Deliberate Democracy for Disability Empowerment

20 percent of our fellow Americans live with disabilities. Where are they? Why do people with disabilities continue to face so many barriers to full inclusion in our society?

On paper, civil rights for people with disabilities have been recognized through laws and court cases starting in the 1970s: IDEA, ADA, …

These laws and rulings have made a difference, but, for the millions of Californians and Americans who have disabilities, the reality is pretty grim. Poor education, limited economic opportunities, social stigma and isolation, segregation, discrimination… even when a law is passed or a court case is won, our society and systems continue to grind down the lives of the disabled and their families.

The struggle for true equality and inclusion for people with disabilities is far from complete.

Discrimination and segregation is so deep and pervasive in our society that most Americans don’t even know that 1 in 5 Americans – children and adults – live with disability – the Forgotten Fifth.

It is time to accelerate the movement for civic change. Move the struggle to its next phase. Change our systems, our politics, our culture.

It is time to transform the communities of peoples with disabilities into a single, empowered, Disability Community. Become a fully equal, included, empowered part of our society.

It won’t happen by accident.

It is time for Deliberate Democracy.

Our beginning grew out of the personal experiences each of us faced supporting our kids with disabilities. Nothing prepares you for it. Individualized Education Programs. Special Education. Services.

It all sounds great on paper, but the reality is different.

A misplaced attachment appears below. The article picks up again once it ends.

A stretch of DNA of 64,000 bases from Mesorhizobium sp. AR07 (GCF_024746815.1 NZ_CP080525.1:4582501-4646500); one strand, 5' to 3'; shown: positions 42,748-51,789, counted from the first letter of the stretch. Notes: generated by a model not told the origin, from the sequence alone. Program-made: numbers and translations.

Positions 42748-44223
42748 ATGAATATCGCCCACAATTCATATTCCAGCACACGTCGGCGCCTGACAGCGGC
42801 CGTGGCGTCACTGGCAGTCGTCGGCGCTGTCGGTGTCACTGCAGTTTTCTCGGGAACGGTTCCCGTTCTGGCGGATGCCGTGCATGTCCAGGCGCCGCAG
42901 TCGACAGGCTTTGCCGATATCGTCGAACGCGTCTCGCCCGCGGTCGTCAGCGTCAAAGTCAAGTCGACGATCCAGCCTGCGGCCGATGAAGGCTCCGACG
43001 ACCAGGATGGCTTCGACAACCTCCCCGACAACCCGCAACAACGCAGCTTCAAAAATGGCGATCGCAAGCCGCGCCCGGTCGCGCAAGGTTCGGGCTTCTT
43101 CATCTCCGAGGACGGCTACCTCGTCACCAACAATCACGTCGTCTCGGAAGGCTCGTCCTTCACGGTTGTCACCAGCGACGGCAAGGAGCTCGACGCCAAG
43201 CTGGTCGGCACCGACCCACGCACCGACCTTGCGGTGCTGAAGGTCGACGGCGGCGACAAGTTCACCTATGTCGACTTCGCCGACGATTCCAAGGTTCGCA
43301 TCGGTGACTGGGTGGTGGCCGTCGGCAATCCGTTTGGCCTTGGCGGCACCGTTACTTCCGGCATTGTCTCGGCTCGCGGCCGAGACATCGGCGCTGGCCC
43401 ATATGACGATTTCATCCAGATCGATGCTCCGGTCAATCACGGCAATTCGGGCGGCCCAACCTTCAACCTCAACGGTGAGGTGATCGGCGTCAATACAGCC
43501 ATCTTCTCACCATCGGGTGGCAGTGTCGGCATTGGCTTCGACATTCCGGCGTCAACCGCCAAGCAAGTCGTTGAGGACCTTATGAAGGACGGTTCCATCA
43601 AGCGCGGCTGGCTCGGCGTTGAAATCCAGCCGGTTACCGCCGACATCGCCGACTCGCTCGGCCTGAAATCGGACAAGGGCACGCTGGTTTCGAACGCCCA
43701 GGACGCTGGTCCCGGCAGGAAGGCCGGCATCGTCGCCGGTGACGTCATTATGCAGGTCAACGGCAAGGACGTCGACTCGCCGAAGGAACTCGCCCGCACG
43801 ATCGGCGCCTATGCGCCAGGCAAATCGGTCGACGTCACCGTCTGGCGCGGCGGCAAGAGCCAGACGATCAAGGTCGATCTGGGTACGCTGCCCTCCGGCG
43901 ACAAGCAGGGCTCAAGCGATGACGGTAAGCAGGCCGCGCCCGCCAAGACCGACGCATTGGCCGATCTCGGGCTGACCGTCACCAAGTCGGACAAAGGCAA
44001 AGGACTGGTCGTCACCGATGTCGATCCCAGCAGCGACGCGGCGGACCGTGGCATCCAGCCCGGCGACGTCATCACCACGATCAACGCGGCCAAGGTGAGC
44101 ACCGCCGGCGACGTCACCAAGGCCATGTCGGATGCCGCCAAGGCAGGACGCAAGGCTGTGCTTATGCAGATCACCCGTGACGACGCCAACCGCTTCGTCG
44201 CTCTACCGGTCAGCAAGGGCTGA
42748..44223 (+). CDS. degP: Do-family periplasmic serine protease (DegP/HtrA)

Instead of real education, our kids face isolation, discrimination, and a segregated school system. For one of us, the school system wouldn’t properly diagnose our son or tell our family that there was a program run by the county that could (and did) help us. And it is not just in school.

For another one of us, Both of our parents had heart surgery during the first full year of autism therapies for our son. We paid substantially more in insurance premiums than them.

Both school and state services are more in the category of “Don’t tell, don’t ask” – we won’t tell you what you are eligible for and we don’t want you to ask.

What in the world was going on?

What is Deliberate Democracy?

At first, we thought it was a bureaucracy problem.

But it ran deeper than that.

If you read the laws, they are pretty good. If you read the court cases, they (mostly) make reasonable statements.

The disability rights movement, like all civil rights movements, succeeds by changing society itself. We must:

  • Build awareness – educate the disabled communities and society as a whole about the reality of disability in our society. A key challenge is to unify the various disabled communities and connect parents of children with disabilities to disabled adults.
  • Develop grassroots activists – find, activate, encourage, support, train, grow and develop individuals and groups who care about empowering the disability community as a whole to take on issues big and small, local, statewide, national, and global.
  • Incubate new leaders – in the private, not-for-profit, public sectors and elected officials at all levels. First and foremost, individuals from within the disabled community and are parents of children with disabilities, but we must also nurture allies everywhere.
  • Create a blueprint for action – develop a strategy and plan. For, our initial focus is on educational inclusion in California.
  • Follow through – the way we are going to change society to be welcoming and inclusive of all disabled people is to start making that change happen!

The California Inclusion Project

California has the most segregated education system for children with disabilities in the US. We have the most disabled children in the most segregated classroom environments.

Separate is not equal.

Our goal is to move California to a national, if not global leader for our disabled community.

The most inclusive education system.

The best performance for students with disabilities in the country.

The best post-educational opportunities for all people with all disabilities.

Better outcomes.

All of the data on inclusion shows that it works. What is more, where people have made a serious effort at inclusion, the outcomes are better for disabled people, but can be better for everyone.

Ramps help everyone.

This is a long term effort that goes beyond itself. This is not about “just” fighting for rights, but to welcome all people of all abilities to truly be part of our society – a place at the table.

Deliberate democracy for disability empowerment.

Join us today.